Electrical basis of electrotherapy

Electrical current is the flow of electrons

Measured in amperes (A) – one ampere = the flow of 6.25 x 1018 electrons/sec

Charge is measured in coulombs (C). 1A = 1C per second

Voltage (V) is a measure of electromotive force

If electrons are to flow, there needs to be a difference in the number of electrons between two points

Electrons have a negative charge flow from negative to positive electrical current

The magnitude of the difference between the positive and negative poles is the electromotive force that drives the current.

Impedance = resistance + inductance + capacitance

Resistance (R) = the amount of resistance a material has to electrical current; = volts/current

Inductance = the opposition to electrical current created by electromagnetic eddy currents created when a current passes through a wire

Capacitance – the ability of a material to store an electrical charge

Ohm’s law – voltage = current x resistance

Impedance:

• measure of the opposition to current flow

Types of current:

Two types of continuous current – alternating (AC) and direct (DC)

AC – eg household supply; the polarity at each end of the circuit is constantly being reversed creates a sinusoidal pattern of positive and negative phases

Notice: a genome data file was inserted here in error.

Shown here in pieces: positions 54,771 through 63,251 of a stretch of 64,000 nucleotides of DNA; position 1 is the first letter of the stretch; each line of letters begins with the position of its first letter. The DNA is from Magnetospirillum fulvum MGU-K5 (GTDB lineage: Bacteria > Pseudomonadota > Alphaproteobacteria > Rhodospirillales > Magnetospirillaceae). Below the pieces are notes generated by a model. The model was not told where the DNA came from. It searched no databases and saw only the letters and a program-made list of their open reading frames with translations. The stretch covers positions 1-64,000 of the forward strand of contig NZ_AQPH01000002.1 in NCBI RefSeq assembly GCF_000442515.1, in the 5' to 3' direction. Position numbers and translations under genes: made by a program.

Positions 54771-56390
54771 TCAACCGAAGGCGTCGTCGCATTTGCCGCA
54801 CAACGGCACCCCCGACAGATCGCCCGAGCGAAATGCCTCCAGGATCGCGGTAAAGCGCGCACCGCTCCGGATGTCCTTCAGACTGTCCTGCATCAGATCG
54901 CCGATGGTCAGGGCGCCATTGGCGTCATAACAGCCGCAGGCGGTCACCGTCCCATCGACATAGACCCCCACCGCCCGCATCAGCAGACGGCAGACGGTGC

DC – eg car battery; polarity remains constant flow in only one direction

In most electrotherapy’s, the current is modulated into a pulsed form.

Three waveforms of pulsed current:

1) Monophasic – similar to DC, but is noncontinuous due to interpulse intervals

2) Biphasic – similar to AC, but non-continuous due to interpulse intervals

3) Polyphasic – created by interference of two AC currents; current has high peaks when two currents are in phase and low peaks when out of phase; small peaks are too small to affect tissues

Parameters of electrical stimulation:

Phase duration:

• phase charge is a measure of the number of electrons delivered in each phase of a pulsatile current – determined by phase duration and amplitude

Amplitude:

• intensity

• mA

• Rheobase – minimum amplitude to depolarise a nerve fibre

• Chronaxie – the time required to depolarise a nerve fibre when the peak current is twice rheobase

Frequency:

• pulses per second (Hz)

• different types of muscle contraction occur at different frequencies: 1-10Hz twitch contraction; above 30Hz tetanic contraction, if between 30-70Hz nonfatiguing tetanic contraction; if over 100Hz fatiguing tetanic contraction

Waveform:

• variety of wave forms used in electrotherapy’s

Polarity:

•

Duty cycle:

• the pattern of ‘on/of’ sequencing

Ramp:

• ramp time is the period of time during which the amplitude of the stimulus is gradually increase or decreased (ramp up or down)

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